Rare Books Blog

February 2, 2011


English law not only underwent deep changes in the late sixteenth and early seventeenth centuries, but also played a leading role in politics and culture. “Life and Law in Early Modern England,” a new exhibit from the Lillian Goldman Law Library and Yale’s Elizabethan Club, illustrates this period with works drawn from the rare book collections of both institutions.

The exhibit is on display February-May 2011 in the Rare Book Exhibition Gallery, located on Level L2 of the Lillian Goldman Law Library, Yale Law School, 127 Wall Street. The exhibit is open to the public, 9am-10pm weekdays, 10am-10pm weekends. It will also be available online, here in the Yale Law Library Rare Books Blog.

The exhibit was curated by Justin Zaremby, a 2010 graduate of the Yale Law School, assisted by Mike Widener, Rare Book Librarian at the Lillian Goldman Law Library.

“Life and Law in Early Modern England” is part of the year-long Centenary celebration of the Elizabethan Club, founded in 1911 as a meeting place for conversation and discussion of literature and the arts. The Club’s website has a calendar of Centenary events.

In conjunction with the exhibit, the Law Library and Elizabethan Club are sponsoring a public lecture by Professor Josh Chafetz (Law ‘07) of Cornell Law School, entitled “ ‘In the Time of a Woman, Which Sex Was Not Capable of Mature Deliberation’: Late-Tudor Parliamentary Relations and Their Early-Stuart Discontents.” The lecture will take place February 24 at 6:15pm in Room 127 of the Yale Law School, 127 Wall Street.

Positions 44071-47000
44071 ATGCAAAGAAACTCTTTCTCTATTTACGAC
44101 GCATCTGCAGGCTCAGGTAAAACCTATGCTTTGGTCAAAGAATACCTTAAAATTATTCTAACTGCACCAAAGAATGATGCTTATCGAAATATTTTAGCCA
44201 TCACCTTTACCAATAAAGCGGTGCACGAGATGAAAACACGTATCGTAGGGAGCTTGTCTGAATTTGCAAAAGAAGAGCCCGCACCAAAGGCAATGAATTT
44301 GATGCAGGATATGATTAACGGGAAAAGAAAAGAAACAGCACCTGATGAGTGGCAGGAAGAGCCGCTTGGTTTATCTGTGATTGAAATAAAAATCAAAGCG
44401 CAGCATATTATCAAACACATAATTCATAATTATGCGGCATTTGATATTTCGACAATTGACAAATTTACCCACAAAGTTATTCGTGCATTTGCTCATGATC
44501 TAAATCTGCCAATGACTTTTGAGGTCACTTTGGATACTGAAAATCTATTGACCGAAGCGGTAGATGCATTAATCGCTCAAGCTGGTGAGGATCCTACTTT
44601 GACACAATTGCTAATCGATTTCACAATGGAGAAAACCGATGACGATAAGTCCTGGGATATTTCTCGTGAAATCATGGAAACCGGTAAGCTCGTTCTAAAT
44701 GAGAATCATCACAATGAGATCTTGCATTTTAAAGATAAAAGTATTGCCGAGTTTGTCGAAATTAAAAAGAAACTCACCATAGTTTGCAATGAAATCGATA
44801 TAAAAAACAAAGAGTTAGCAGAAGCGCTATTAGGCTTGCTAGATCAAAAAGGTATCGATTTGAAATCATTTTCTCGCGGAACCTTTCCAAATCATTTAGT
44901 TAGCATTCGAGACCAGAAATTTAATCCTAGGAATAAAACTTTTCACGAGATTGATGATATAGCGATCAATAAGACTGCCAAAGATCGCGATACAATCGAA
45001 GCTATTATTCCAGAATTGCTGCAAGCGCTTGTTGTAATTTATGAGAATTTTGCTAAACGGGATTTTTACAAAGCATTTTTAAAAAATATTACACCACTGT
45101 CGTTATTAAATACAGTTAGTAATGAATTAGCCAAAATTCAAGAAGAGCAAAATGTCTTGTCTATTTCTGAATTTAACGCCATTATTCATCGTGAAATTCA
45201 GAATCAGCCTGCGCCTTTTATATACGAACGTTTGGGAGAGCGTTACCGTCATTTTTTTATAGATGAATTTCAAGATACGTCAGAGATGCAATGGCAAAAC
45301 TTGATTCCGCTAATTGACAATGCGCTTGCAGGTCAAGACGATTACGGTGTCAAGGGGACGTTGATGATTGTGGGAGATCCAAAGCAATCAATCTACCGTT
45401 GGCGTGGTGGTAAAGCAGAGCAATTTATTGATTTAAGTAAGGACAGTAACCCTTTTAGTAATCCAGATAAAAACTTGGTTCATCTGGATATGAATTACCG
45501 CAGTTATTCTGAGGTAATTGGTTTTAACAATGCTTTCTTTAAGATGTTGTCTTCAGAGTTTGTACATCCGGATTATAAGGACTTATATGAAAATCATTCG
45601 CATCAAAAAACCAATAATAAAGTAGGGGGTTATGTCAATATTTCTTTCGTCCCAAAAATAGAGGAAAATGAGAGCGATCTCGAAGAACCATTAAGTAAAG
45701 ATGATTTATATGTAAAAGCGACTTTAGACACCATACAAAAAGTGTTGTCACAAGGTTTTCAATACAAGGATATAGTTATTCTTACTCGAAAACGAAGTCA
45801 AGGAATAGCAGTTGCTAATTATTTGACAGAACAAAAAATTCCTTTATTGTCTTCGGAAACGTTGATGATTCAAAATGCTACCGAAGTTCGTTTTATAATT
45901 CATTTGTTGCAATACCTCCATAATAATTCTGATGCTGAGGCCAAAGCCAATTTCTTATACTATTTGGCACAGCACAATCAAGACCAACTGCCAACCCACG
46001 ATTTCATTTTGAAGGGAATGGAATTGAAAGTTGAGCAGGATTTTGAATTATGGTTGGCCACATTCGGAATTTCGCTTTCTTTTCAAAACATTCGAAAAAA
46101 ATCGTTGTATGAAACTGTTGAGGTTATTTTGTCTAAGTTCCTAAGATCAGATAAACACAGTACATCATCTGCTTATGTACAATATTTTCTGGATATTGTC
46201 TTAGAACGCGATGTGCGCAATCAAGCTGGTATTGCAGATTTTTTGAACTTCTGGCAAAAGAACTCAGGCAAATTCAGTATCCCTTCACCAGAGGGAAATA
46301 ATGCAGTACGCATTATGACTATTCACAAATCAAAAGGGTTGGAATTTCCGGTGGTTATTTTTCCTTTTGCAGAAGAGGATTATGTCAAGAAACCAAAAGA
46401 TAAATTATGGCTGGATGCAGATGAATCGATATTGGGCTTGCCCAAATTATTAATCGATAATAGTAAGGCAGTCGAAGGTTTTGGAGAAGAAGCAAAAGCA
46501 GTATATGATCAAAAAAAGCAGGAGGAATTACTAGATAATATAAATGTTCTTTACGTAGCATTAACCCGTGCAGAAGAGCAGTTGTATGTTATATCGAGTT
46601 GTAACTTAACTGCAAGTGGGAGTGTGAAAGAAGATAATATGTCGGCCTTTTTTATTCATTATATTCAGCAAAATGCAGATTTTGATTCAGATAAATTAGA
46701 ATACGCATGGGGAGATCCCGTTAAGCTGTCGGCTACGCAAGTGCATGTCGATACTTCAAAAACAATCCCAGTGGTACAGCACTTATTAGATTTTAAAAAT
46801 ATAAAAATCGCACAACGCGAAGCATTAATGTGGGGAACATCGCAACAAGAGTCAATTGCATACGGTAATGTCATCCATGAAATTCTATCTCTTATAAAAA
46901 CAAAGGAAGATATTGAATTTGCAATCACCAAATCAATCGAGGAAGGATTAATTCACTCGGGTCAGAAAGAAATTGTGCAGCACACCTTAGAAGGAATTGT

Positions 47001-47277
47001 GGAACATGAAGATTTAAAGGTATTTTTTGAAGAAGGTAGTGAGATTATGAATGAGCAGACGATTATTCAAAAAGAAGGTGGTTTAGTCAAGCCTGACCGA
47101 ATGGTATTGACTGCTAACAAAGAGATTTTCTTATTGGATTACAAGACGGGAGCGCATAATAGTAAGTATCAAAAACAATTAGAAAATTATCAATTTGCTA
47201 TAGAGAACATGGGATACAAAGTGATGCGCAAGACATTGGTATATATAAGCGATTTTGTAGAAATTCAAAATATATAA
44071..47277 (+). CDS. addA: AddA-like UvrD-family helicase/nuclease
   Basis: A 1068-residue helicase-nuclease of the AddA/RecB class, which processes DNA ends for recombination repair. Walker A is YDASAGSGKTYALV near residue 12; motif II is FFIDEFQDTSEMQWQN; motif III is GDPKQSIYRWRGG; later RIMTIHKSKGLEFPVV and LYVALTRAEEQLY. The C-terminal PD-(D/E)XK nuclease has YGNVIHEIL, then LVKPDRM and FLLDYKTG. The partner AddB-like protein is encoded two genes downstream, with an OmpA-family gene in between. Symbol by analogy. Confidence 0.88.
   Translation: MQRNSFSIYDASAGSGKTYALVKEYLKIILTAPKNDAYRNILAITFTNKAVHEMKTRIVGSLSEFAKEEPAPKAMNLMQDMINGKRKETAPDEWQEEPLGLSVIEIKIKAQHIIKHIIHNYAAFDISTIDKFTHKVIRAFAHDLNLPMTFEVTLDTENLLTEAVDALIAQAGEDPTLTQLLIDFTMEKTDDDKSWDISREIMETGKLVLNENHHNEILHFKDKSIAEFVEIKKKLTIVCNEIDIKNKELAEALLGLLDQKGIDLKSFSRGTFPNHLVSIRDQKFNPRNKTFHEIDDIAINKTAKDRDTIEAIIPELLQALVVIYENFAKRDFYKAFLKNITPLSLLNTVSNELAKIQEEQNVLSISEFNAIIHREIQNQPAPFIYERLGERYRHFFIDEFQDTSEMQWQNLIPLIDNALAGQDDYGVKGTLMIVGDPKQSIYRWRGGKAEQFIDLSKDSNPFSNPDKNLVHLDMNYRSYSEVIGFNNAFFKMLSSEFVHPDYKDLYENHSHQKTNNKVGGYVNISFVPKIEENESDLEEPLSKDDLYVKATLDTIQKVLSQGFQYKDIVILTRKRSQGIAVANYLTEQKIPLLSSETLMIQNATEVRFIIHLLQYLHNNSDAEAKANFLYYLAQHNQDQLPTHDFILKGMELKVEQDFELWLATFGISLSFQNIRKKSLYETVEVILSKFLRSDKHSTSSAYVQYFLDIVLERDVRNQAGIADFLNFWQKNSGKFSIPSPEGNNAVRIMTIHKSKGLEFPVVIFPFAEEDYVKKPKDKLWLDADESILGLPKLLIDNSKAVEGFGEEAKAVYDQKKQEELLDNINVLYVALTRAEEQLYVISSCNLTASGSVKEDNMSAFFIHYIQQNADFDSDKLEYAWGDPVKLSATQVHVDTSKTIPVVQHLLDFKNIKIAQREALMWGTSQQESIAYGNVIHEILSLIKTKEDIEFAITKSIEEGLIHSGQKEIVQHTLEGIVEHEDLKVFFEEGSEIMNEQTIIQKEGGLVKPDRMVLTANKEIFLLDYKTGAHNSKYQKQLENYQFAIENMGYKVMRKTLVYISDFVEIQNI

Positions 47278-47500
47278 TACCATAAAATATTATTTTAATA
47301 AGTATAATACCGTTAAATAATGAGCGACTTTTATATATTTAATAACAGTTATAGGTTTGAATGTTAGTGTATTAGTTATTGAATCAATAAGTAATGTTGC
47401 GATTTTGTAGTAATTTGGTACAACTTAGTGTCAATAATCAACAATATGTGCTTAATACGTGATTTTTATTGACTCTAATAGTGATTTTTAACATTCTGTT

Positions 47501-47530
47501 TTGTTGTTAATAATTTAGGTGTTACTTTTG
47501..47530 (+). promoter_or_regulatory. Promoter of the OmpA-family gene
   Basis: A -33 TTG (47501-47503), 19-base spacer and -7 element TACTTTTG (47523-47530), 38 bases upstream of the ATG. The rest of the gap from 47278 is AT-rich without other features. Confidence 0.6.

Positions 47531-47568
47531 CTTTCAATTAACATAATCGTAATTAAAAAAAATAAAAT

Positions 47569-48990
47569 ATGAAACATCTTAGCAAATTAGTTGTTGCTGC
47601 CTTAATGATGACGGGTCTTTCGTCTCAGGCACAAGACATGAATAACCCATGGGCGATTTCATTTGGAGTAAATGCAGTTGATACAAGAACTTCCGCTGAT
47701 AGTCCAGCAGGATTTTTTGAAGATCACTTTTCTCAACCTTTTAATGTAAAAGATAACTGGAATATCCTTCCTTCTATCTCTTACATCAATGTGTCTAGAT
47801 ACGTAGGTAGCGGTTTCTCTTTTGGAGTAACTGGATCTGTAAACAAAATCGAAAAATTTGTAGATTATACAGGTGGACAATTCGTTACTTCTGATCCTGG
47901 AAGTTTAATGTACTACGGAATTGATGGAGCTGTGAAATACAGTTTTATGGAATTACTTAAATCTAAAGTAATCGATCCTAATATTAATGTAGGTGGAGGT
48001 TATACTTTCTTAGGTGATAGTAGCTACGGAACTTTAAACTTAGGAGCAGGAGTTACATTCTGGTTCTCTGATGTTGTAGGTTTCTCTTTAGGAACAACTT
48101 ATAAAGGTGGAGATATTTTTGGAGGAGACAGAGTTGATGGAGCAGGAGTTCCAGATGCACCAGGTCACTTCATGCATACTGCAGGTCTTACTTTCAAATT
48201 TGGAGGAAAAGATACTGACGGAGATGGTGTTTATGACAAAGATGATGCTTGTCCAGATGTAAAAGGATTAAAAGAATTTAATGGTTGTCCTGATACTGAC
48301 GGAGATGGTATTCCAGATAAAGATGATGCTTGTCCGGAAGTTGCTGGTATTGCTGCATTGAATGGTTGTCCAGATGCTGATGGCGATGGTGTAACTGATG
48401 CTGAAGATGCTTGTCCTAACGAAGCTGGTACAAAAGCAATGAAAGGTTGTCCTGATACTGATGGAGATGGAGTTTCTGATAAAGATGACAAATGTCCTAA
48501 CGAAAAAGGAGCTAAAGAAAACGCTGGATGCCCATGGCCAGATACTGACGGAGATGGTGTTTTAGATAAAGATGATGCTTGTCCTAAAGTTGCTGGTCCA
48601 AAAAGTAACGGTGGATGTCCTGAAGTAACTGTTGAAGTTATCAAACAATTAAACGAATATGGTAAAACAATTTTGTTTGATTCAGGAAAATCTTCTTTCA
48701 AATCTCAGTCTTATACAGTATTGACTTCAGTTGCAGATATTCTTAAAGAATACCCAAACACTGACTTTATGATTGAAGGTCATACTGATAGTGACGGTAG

In his introduction to the exhibit, Zaremby writes, “The occasion of the Club’s Centenary provides the opportunity to bring together two impressive collections of early modern texts at Yale to illustrate a rich moment in English legal history.” The books and manuscripts on display date from 1570 to the 1670s. They include guides to legal practice, textbooks, a play performed at an Inn of Court, and works dealing with church-state relations, legal philosophy, court jurisdiction, and the claim of Mary Queen of Scots to the English throne. Among the authors included are several of the era’s leading figures, such as Francis Bacon, Francis Beaumont, Lord Burghley, Edward Coke, and John Selden.


Illustration: Sir Edward Coke (1552-1634), Les reports de Edvvard Coke l’attorney generall le Roigne (London, 1601?). Rare Book Collection, Lillian Goldman Law Library; acquired with the Ford Motor Company Fund.


February 2, 2011

The late sixteenth and early seventeenth centuries saw a series of important legal debates in England. Under the reigns of Queen Elizabeth and the first two Stuart monarchs, James I and Charles I, lawyers, parliamentarians, and members of the court argued over the relationship between common law courts and equity courts, and the extent of the monarch’s prerogative. The further development of printed law books and law reports helped standardize the law and its enforcement throughout the country. Leading members of the English judiciary – Edmund Plowden, Sir Francis Bacon, and Sir Edward Coke – rose to prominence and published works whose influence continues to the present day.